5. The method of making a. heat exchanging device having a metallic fluid conducting tube and a multiplicity of closely spaced metallic heat conducting studs projecting radially outward of said tube which consists of attaching said studs to said tubes serially by the electro-percussive method of welding wherein the studs are held in a chuck and moved into engagement with said tube while an electrical potential exists between said tube and studs, and bending over each successive stud attached before the next succeeding stud is welded whereby arcing between the chuck and/or the stud being attached and the stud or studs previously attached is avoided of said tube and projecting radially' outward therefrom and in which the metal of the .studs has a higher coefficient of heat conductivity than the metal of the tube which consists of attaching said studs to said tube serially by an electrostatic discharge method of welding wherein the studs are held by a chuck in pressure engagement with said tube while current resulting from -an electrostatic discharge is caused to ow thus enabling vsaid'studs to be positioned closely v together.

6. The method of making a heat exchanging device having a metallic fluid conducting tube and a multiplicity of closely spaced metallic heat conducting studs attached to the outer surface through the studs and tube, and' bending over each successive stud attached before the next succeeding stud is welded whereby arcing between the chuck and/or the stud being attached and the stud or studs previously attached is avoided thus enabling said studs to be positioned closely together.

7. The method of making a heat exchanging device having a metallic fluid conducting tube and a multiplicity of closely spaced metallic heat conducting studs projecting outwardly of said tube which consists of attaching said studs to said tube successively by the electro-percussive welding method wherein the studs are held in a chuck and moved into engagement with said base member while an electrical potential exists between said member and stud, moving said tube longitudinally and circumferentially after each successive welding operation whereby said studs are spirally arranged on said tube, and bending over each successive stud attached before the next succeeding stud is welded whereby arcing between the chuck and/or the stud being attached and the stud or studs previously attached is avoided thus enabling said studs to be positioned closely together.

JOSEPH H. COOPER.

Referenced by
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US2541388 *May 23, 1946Feb 13, 1951 Barbed wire
US2584189 *Mar 21, 1949Feb 5, 1952Svenska Maskinverken AbMethod of making extended surface heat exchangers
US2606268 *Mar 24, 1950Aug 5, 1952Harry ButterfieldMethod of forming and welding pins to metal parts
US2696285 *Dec 1, 1949Dec 7, 1954Zenlea PerryApparatus for orderly arranging bottle caps or the like
US2719354 *Nov 13, 1950Oct 4, 1955Svenska Maskinverken AbMethod of making extended surface heat exchanger
US2765152 *Nov 3, 1953Oct 2, 1956Svenska Maskinverkin AbExtended surface heat exchanger
US3118495 *Nov 12, 1957Jan 21, 1964David DalinMethod of cleaning heat exchangers
US3175251 *Jul 11, 1962Mar 30, 1965Whitin Machine WorksMethod for making the effective height of the teeth in a card clothing uniform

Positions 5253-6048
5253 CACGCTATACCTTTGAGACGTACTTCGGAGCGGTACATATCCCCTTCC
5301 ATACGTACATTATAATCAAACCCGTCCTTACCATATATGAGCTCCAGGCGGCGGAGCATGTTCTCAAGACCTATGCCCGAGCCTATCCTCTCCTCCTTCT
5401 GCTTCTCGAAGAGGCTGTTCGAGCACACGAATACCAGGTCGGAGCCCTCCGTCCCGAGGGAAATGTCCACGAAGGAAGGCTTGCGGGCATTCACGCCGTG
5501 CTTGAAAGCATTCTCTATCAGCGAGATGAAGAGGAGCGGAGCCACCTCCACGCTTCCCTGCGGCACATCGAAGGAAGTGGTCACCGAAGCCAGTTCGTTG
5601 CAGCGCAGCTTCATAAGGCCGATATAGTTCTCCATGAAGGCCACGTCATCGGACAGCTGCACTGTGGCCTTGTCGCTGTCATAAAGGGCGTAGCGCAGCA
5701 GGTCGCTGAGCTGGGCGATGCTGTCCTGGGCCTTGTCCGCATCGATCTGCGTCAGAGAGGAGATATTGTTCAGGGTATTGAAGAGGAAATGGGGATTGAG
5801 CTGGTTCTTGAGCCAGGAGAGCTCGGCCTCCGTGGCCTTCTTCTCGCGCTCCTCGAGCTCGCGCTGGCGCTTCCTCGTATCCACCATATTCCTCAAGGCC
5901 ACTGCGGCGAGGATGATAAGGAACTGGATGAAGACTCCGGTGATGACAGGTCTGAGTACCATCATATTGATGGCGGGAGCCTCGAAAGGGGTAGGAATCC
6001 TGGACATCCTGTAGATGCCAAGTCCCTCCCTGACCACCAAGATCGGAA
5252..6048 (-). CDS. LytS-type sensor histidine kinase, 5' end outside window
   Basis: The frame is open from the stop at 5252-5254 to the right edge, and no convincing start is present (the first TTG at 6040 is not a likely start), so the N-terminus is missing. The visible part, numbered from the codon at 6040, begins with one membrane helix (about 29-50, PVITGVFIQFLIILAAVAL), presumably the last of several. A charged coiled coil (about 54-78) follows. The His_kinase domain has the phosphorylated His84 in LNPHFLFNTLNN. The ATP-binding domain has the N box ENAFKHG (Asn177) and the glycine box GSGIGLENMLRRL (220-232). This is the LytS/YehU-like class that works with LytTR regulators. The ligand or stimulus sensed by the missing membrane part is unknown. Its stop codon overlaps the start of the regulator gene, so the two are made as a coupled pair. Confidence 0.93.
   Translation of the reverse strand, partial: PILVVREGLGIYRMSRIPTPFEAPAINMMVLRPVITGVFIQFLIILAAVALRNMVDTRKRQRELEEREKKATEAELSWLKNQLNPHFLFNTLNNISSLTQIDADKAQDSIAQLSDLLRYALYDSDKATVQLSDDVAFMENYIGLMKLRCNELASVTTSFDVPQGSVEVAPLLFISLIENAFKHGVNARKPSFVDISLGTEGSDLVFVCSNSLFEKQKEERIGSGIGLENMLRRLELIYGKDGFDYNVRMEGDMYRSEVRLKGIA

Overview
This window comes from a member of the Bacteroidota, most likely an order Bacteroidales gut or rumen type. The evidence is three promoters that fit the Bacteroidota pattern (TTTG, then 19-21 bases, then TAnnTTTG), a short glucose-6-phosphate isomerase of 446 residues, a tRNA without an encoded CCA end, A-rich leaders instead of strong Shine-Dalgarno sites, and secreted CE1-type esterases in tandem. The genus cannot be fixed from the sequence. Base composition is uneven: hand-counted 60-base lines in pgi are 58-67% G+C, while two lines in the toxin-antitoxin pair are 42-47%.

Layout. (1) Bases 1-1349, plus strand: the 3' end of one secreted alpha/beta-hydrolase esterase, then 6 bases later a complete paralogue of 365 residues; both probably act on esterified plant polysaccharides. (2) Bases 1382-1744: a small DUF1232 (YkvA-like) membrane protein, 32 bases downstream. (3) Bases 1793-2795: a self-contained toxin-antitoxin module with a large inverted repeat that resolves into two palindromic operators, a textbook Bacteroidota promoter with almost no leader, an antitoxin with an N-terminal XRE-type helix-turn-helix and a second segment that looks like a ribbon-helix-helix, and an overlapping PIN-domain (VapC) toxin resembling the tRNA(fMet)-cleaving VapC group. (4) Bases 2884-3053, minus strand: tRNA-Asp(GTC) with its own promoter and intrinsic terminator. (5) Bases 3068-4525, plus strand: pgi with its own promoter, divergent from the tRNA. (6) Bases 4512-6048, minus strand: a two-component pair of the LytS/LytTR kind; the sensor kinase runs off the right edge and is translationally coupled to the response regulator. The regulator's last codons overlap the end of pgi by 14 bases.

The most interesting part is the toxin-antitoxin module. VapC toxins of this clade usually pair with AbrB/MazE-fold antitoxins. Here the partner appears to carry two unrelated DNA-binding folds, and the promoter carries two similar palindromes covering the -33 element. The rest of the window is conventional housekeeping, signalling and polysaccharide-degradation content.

US5565116 *Jan 18, 1995Oct 15, 1996David D. BartonStud welding
US6535385 *Jan 22, 2001Mar 18, 2003Intel CorporationHigh performance heat sink configurations for use in high density packaging applications
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US7308787Feb 15, 2005Dec 18, 2007New Power Concepts LlcThermal improvements for an external combustion engine
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US7654084Sep 25, 2006Feb 2, 2010New Power Concepts LlcMetering fuel pump
US7911790Aug 23, 2005Mar 22, 2011Intel CorporationElectronic assemblies with high capacity curved and bent fin heat sinks and associated methods
US7934926 *May 5, 2005May 3, 2011Deka Products Limited PartnershipGaseous fuel burner
US8006511Jun 6, 2008Aug 30, 2011Deka Products Limited PartnershipWater vapor distillation apparatus, method and system
US8069676Jun 6, 2008Dec 6, 2011Deka Products Limited PartnershipWater vapor distillation apparatus, method and system
US8282790Oct 29, 2007Oct 9, 2012Deka Products Limited PartnershipLiquid pumps with hermetically sealed motor rotors
US8359877Aug 14, 2009Jan 29, 2013Deka Products Limited PartnershipWater vending apparatus
US8511105Aug 14, 2009Aug 20, 2013Deka Products Limited PartnershipWater vending apparatus
US20030189813 *Mar 14, 2003Oct 9, 2003Intel CorporationHigh performance heat sink configurations for use in high density packaging applications
US20040045163 *Sep 5, 2003Mar 11, 2004Intel CorporationElectronic assemblies with high capacity heat sinks and methods of manufacture
US20040080914 *Nov 19, 2003Apr 29, 2004Intel Corporation.Electronic assemblies with high capacity heat sinks
US20040190245 *Mar 31, 2003Sep 30, 2004Murli TirumalaRadial heat sink with skived-shaped fin and methods of making same
US20050175468 *Feb 6, 2004Aug 11, 2005New Power Concepts LlcWork-space pressure regulator
US20050257914 *May 5, 2005Nov 24, 2005Liang-Fu HuangSkived-fin annular heat sink
US20050280992 *Aug 23, 2005Dec 22, 2005Intel CorporationElectronic assemblies with high capacity curved and bent fin heat sinks and associated methods
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Classifications
U.S. Classification219/96, 29/890.46, 219/107, 165/181, 165/185
International ClassificationB23K11/26
Cooperative ClassificationB23K11/26
European ClassificationB23K11/26